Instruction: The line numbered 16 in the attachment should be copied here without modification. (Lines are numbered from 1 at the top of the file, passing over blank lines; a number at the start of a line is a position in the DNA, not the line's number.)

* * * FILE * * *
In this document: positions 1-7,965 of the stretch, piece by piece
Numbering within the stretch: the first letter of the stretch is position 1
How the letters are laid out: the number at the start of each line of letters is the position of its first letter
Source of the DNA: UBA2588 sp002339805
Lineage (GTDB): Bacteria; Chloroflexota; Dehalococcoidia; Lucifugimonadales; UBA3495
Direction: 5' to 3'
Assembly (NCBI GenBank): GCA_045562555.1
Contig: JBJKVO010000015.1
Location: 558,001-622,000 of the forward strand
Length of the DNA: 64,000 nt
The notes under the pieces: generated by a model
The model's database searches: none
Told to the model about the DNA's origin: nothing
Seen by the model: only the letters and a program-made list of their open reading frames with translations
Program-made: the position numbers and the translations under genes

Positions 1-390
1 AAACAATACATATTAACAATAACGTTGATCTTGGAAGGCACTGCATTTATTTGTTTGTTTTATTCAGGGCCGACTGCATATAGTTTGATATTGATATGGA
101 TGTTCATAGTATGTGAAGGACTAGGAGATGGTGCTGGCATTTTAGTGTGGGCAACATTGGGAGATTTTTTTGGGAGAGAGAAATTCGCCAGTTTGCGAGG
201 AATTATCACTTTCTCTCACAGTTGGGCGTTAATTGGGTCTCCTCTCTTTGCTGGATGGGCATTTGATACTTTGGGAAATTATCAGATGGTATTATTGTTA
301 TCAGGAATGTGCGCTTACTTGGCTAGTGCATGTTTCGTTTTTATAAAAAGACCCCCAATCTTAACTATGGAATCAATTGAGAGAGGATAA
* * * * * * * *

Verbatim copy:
Positions 1-390